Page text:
A gullible nation of maids and banana sellers: How many Chinese see the Philippines


Philippines president Rodrigo Duterte is planning his first official visit to China. It promises to be a pivotal moment in Sino-Philippine relations.

Just three months ago the two countries were experiencing “the most toxic bilateral relationship… but now they are suddenly new best friends,” Richard Heydarian, an assistant professor in politics at De La Salle University in the Philippines, told Quartz. Manila was Beijing’s chief antagonist in the South China Sea, and lodged the complaint that led to a scathing international tribunal decision on China’s activities there.

But after Duterte issued a string of insults against US president Barack Obama, the Philippines foreign affairs secretary said on Oct. 5 that the country would “realign” its foreign policy, “breaking away from the shackling dependency of the Philippines” on the US. The island nation’s new alignment will include closer ties with China and Russia, Duterte has indicated, and he promised to talk about buying defense assets from the two.

Manila’s about-face is more than just a diplomatic victory for Beijing—it also affirms in many Chinese people’s minds their long-held view of the Philippines as a weak, inferior country that should respect China, the regional superpower. As Duterte moves to embrace Beijing, racial slurs based on the Philippines’ tropical fruit exports and its status as a major exporter of cheap labor remain commonplace in China.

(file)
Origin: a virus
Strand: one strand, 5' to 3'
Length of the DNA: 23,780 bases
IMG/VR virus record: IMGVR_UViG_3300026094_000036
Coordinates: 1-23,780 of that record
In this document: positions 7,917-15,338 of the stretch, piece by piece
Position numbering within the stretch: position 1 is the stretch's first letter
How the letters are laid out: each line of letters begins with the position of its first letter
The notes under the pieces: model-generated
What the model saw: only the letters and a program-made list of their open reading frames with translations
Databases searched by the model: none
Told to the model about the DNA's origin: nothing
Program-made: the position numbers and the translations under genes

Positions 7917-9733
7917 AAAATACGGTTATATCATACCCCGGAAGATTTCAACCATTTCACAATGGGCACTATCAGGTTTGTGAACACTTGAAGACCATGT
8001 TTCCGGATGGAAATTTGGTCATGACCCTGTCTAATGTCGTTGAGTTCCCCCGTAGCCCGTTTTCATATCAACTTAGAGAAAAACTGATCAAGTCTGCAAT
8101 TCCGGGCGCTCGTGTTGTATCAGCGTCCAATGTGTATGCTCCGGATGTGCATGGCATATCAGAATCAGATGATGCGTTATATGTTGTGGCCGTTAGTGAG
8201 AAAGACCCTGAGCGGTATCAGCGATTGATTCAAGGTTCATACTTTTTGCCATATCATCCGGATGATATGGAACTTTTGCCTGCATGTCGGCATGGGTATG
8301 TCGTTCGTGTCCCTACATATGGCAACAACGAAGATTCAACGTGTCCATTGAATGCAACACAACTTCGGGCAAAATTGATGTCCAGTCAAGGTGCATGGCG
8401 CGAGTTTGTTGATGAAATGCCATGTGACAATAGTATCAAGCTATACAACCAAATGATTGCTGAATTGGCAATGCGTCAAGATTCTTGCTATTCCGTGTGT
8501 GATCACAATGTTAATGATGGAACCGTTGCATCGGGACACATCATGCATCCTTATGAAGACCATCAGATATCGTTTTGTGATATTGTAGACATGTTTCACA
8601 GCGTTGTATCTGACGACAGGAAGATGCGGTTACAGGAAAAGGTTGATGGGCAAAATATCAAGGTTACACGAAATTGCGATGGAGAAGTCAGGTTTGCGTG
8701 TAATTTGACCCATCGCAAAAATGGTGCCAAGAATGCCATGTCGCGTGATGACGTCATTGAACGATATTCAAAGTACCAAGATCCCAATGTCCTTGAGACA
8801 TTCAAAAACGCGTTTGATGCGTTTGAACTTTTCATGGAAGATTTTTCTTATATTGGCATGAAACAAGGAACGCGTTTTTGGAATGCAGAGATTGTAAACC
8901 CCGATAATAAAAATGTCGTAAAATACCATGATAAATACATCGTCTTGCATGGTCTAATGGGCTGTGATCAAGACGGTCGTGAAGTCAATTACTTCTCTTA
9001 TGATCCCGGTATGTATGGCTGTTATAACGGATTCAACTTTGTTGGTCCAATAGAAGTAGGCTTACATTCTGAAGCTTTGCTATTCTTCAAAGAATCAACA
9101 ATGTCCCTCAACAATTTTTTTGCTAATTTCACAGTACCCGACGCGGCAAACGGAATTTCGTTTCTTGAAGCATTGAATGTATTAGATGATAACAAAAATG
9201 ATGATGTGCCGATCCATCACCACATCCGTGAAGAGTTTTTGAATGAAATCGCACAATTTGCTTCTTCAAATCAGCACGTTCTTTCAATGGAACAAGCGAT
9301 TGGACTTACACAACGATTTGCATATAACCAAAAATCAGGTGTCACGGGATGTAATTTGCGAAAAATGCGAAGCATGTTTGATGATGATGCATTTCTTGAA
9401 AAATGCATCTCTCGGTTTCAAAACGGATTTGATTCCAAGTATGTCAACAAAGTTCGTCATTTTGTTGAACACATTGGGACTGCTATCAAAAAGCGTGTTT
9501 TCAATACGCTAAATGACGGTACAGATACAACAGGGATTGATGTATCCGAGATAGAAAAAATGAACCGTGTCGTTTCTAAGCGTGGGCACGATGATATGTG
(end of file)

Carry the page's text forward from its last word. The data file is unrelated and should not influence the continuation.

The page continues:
Easily manipulated banana sellers

It is evident from Beijing’s characterization of the South China Sea dispute that it does not think the Philippines is capable of acting in its own diplomatic capacity. In one editorial published (link in Chinese) by state news agency Xinhua in May, Manila is said to be simply acting out a script that is “directed” by the US, with other countries including Japan acting as “cheerleaders” in the background. Chinese state media also rolled out a “US expert” from from the little-known “Executive Intelligence Review” to bolster its argument that the Philippines is merely America’s pawn.

China’s disdain for the Philippines as a pliable bit-actor in Asia is amplified by a widespread view that the country is an impoverished, tropical country which depends on China to buy its bananas.

“I just told my father about the international tribunal ruling result over the South China Sea, and my father asked me, ‘Philippines? That banana seller?” wrote self-claimed Chinese writer Wu Yan (link in Chinese, registration required), who has over 14.9 million followers, on Weibo, China’s Twitter-like platform.

Others shared cartoons depicting the Philippines as a child, upset and remorseful that its actions have affected China’s appetite for its bananas and mangos.


1: “What? China isn’t buying our bananas?” 2: “And they’re not buying our mangoes?” 3: “Oh father, I was wrong.”

One popular cartoon circulated after the international tribunal decision (which has since been removed from Weibo) shows a cartoon “China” smacking a crying “Philippines” with the caption “How dare you! A banana seller dares to rob the South China Sea from your father!”

China has used fruit as leverage against the Philippines in the past. In June 2012, China imposed restrictions on banana imports from the Philippines following a standoff between the two countries over the Scarborough Shoals in the South China Sea that year, citing concerns over pests.